FWD 2 HerbalGram: Peppermint

Issue: 72 Page: 1,4-5


HerbalGram. 200672:1,4-5 American Botanical Council

Mentha x piperita

Family: Lamiaceae (Labiatae)


Peppermint is one of the most popular herbs used in today’s society.1 A summer-growing, perennial aromatic herb, peppermint is a hybrid of Mentha spicata (spearmint) and M. aquatica (watermint). The plant grows wild throughout Europe and North America in moist areas and is thought to be of Mediterranean origin. The leaves and stems of peppermint contain volatile oils that give the plant its pungent fragrance and taste. The oil contains menthol, which is responsible for the sensation of coolness that is characteristic of peppermint.1

History and Cultural Significance

The genus Mentha was named after the Greek nymph Minthe.2 Legend has it that Minthe was the lover of Pluto, the God of the Greek underworld. When Pluto’s wife heard of the affair, she murdered Minthe in a fit of rage and jealousy. In remembrance of Minthe, Pluto brought her back to life as a fragrant plant. The name peppermint is from the species name piperita meaning “peppery,” which distinguishes peppermint from other forms of mint.2

The Roman naturalist Pliny the Elder (circa 23-79 CE) wrote that Greeks and Romans used peppermint to adorn themselves and their tables at feasts, and that their cooks used it to flavor both wine and sauces.3 There is some evidence that M. x piperita was cultivated by Egyptians, and it appears in 13th century Icelandic medical documents. However, it was not used medicinally in Europe until the mid-18th century.3

Peppermint has a long history of unique uses. Aristotle (circa 384-322 BCE) referenced peppermint in his writings as an aphrodisiac.2 Alexander the Great (356-323 BCE) forbade his soldiers to have peppermint because it was thought to promote erotic thoughts and deplete soldiers of the desire to fight. Arabs used peppermint in their social drinks as a virility stimulant and Romans would spread peppermint on their floors to help get rid of pests.2

Peppermint has many modern uses worldwide.4 Leaf preparations are made from either fresh or dried leaves, while the oil is distilled from freshly-harvested sprigs.4 Many believe that peppermint is too intense for subtle dishes, but leaves or their essential oil are commonly found in tea, chocolate, confections, chewing gum, jellies, and sauces.5 Peppermint can also be added to chilled soups or rice on warm days to help cool down the body.5

In traditional herbal medicine peppermint has reportedly been used as a tonic for preventing gas, relieving spasms, and other stomach ailments.3,6 Its traditional use also includes treatment of cholera and diarrhea, to raise body heat and induce perspiration, to treat colds, flu, hysteria and nervous disorders,3 as well as to assist in alleviating tension headaches.4 Today, the peppermint plant is commonly added to cough and cold remedies because of its high menthol content, which provides a sensation of coolness and easier breathing.7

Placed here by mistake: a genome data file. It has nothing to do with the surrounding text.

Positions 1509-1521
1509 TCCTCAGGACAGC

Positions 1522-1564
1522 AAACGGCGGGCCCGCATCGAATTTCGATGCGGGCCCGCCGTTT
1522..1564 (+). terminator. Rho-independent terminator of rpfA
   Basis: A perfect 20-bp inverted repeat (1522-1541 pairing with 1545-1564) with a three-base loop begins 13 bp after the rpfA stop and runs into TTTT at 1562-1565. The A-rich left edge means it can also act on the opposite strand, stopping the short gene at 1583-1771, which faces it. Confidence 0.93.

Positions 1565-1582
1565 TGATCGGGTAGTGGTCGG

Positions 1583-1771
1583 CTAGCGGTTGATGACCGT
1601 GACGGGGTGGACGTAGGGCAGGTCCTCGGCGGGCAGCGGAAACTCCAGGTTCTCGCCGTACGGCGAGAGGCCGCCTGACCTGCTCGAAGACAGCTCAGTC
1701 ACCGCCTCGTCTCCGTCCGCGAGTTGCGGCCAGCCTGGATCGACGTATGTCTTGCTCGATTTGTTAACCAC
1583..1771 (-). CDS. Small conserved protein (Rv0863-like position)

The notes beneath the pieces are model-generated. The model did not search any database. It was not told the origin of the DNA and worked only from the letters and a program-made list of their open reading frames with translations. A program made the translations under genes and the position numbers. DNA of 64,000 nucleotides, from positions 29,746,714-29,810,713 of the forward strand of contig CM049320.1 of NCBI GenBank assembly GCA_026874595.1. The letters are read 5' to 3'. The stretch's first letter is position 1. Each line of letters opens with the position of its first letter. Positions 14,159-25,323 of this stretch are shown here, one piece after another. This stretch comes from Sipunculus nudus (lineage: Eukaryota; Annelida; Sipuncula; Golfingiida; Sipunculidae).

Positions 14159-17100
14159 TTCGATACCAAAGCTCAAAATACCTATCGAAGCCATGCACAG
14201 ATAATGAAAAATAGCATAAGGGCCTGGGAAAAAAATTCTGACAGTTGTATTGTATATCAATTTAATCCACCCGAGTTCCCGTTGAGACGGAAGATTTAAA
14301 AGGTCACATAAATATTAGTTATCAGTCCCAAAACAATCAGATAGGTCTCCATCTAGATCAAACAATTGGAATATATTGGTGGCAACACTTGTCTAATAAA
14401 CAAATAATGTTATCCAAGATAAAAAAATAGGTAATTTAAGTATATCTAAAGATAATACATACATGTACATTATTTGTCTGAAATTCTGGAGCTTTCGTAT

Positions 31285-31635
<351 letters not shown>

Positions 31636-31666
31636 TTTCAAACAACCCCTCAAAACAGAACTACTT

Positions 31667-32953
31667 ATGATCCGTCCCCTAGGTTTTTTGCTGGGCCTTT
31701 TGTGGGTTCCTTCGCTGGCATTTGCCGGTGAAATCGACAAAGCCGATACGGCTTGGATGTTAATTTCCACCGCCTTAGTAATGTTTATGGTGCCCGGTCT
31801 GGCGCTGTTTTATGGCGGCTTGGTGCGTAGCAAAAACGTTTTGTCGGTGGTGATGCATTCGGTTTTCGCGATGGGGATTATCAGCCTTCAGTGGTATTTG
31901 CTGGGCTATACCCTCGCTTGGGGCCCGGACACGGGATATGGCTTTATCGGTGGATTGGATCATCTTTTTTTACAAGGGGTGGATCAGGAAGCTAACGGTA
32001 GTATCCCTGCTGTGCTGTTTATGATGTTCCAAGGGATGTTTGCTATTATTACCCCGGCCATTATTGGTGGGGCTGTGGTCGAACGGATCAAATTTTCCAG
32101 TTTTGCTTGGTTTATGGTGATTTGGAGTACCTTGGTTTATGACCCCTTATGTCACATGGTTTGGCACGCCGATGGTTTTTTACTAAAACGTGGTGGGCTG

The tobacco industry uses peppermint oil largely as a flavoring and for its high concentration of menthol and cooling sensation in filtered cigarettes, cigars, and both chewing and pipe tobacco.6 Due to its unique fragrance, peppermint is often found in soaps, detergents, creams, lotions, and perfumes.6

Modern Research

Studies have been conducted to evaluate peppermint’s documented and potential effects on various gastrointestinal and neurological conditions such as dyspepsia8,9,10,11 and tension headaches (oil used topically).12,13 Peppermint’s antispasmodic and antidiarrheal effects are topics of continued research.14 Enteric-coated peppermint oil capsules have been shown to be effective in clinical trials for treating irritable bowel syndrome15,16,17,18,19,20,21 and the oil has been used effectively to reduce fecal odor in cholostomy bags22 and to reduce colonic spasms during barium enema23,24 and colonoscopy.25,26

Future Outlook

The world production of peppermint is more than 4000 tons per year with the United States accounting for over 90% of the production.27 There has been a steady increase in demand for peppermint because of its many uses and because of recent expansion into the Asian market. The plant requires certain environmental conditions that greatly limit suitable areas for cultivation. Because of the high demand and climatic constraints, it is becoming common for peppermint crops to be harvested twice each season (double harvesting) in the United States. Double harvesting can lead to rootstock depletion and can diminish the quality of oil produced. Horticulturists have also encountered a growing pest infestation that is leading to excessive leaf loss and consequently lower oil quality.27